''My limited and abstracted art,'' wrote the English landscape painter John Constable in 1832, ''is to be found under every hedge, and in every lane, and therefore nobody thinks it worth picking up, but I have my admirers. . . .''
Like the Northamptonshire poet John Clare, Constable was greatly in love with the landscape of his childhood (in his case a particular part of Suffolk), and not only with its large facts of sky, weather and cultivation, but also with its unobtrusive and overlooked details. ''The fields grow old and common things,'' Clare wrote, and Constable painted the same idea. This is certainly true of his study of poppies: there could hardly have been a commoner flower of the field. One plant can produce 17,000 seeds; a meadow, like a sea of redness, can contain hundreds of millions of potential plants. And Constable, rather like a delighted child suddenly seeing a poppy for the first time, isolates a plant, his ''limited and abstracted art'' - separating it decisively from the crowd as a subject of rare beauty. What Margaret Drabble has said about Clare might as easily apply to Constable's affection for such a familiar weed: ''. . . the word 'common,' by an extraordinary shift of meaning, which shifts the meaning of man's relation to the whole world, comes to signify, in Clare's language, the wonderful, the rare, the vanishing, the highly prized.''
Constable has intensified his poppy's value by adapting to his own purposes the 17th-century practice of highlighting flowers against a dark background. The deep brown of the ground on which the study is painted vivifies, by contrast, the sunlit red of the flowers, and vitalizes the sharp green of the leaves, bud and stems. It even makes it possible for him to depict clearly the minuscule bristles or hairs on these wiry stems, and to follow their slightly twisting awkwardness. A wonderful touch is that Constable painted the very top of the stems red, rather than green, observing how the sun, filtered through the semitransparent petals, projects their hue.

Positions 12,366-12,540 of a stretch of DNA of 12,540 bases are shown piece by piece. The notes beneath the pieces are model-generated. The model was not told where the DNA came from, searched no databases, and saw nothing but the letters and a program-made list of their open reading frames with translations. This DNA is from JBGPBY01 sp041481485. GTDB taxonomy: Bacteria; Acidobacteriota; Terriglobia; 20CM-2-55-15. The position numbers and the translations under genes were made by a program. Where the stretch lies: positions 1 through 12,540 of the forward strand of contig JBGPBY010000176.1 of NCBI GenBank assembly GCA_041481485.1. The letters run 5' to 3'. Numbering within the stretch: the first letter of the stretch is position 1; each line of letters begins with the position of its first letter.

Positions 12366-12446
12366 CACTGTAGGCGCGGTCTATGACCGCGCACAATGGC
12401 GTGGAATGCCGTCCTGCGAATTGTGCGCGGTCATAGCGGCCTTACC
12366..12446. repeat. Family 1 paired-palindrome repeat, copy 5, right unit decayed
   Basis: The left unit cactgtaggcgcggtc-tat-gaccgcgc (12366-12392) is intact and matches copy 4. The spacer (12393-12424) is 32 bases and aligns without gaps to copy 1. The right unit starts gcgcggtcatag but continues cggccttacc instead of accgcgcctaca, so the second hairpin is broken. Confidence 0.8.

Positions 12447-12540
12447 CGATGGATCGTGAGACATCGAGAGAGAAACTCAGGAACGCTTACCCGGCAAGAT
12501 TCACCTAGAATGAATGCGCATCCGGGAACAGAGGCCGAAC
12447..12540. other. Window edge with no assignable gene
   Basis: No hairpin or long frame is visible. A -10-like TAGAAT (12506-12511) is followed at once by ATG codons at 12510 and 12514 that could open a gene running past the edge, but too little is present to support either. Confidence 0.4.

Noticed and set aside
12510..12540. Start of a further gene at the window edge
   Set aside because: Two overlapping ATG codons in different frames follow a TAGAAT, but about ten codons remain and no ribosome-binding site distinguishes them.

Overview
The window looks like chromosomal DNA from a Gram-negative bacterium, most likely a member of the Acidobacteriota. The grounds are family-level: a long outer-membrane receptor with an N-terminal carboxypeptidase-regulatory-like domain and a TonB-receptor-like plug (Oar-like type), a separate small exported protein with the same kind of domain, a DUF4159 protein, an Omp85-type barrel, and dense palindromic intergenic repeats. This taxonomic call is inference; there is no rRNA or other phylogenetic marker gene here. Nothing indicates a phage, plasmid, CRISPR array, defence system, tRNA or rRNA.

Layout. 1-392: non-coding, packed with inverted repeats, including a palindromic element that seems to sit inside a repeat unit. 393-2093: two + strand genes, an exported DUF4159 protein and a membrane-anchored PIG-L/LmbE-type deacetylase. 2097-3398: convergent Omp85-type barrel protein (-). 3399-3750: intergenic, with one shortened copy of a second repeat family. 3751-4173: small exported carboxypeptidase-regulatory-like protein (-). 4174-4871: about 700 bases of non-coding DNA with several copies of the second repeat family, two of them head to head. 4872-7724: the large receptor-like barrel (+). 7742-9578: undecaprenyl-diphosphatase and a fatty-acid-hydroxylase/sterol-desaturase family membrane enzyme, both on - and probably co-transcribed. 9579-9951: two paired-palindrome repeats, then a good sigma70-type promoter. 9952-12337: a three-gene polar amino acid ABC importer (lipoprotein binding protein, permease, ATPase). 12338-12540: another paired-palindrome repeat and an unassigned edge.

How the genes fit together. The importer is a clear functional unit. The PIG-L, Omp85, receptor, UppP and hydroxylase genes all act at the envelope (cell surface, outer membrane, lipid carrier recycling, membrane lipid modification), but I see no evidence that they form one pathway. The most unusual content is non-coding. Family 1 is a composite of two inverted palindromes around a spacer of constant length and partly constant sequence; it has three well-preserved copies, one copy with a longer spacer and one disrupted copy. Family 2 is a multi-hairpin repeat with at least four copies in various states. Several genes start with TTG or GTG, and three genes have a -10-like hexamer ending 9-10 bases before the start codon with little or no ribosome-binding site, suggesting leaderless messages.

There are more surviving drawings of plants and flowers by Constable than there are painted studies. I suspect that his special tribute to the poppy, so inextricably associated with summer fields, was partly connected with a colouristic trick or trait he had developed in his paintings over the years. It had almost become a trademark. His pictures of fields, trees and lawns in summer amount to a virtual celebration of the colour green. No one has painted the greenness of grass - lush with new, rain-bright growing - as Constable has. This looks natural enough to our eyes, but at the time it was unconventional: browns and ochres, autumnal colours, were considered more suitable for landscape paintings. But, as C. R. Leslie, his friend and biographer, put it, Constable's trees and grass ''are of the freshest green'' because he ''could never consent to parch up the verdure of nature to obtain warmth.'' However, this naturalism on Constable's part did mean that his paintings of even the sunniest and warmest time of year were predominantly in a ''cool'' colour. His ''trademark'' was the introduction, in small patches, of the colour red, in whatever guise seemed fitting: a farm worker's jacket, a small boy's waistcoat, a horse's harness, a bargeman's hat - or poppies in the corn. Such spots and accents of red in the landscape, though small, act strikingly as a sufficient and enlivening counterbalance, not only to green, but to the cool, clear blue and white of his typically exhilarating skies, and to his use of white specks and dashes of pigment to give the entire picture dewy sparkle and breeziness. He must also have known (well in advance of the Impressionists and Van Gogh) that the opposition of red and green made both seem more alive. This oil study of poppies seems to me to be Constable's grateful recognition that it was nature itself that splendidly provided him with one of the delights of his art: brilliant spots of pure, fresh red - poppy red - to complement its ubiquitous viridity.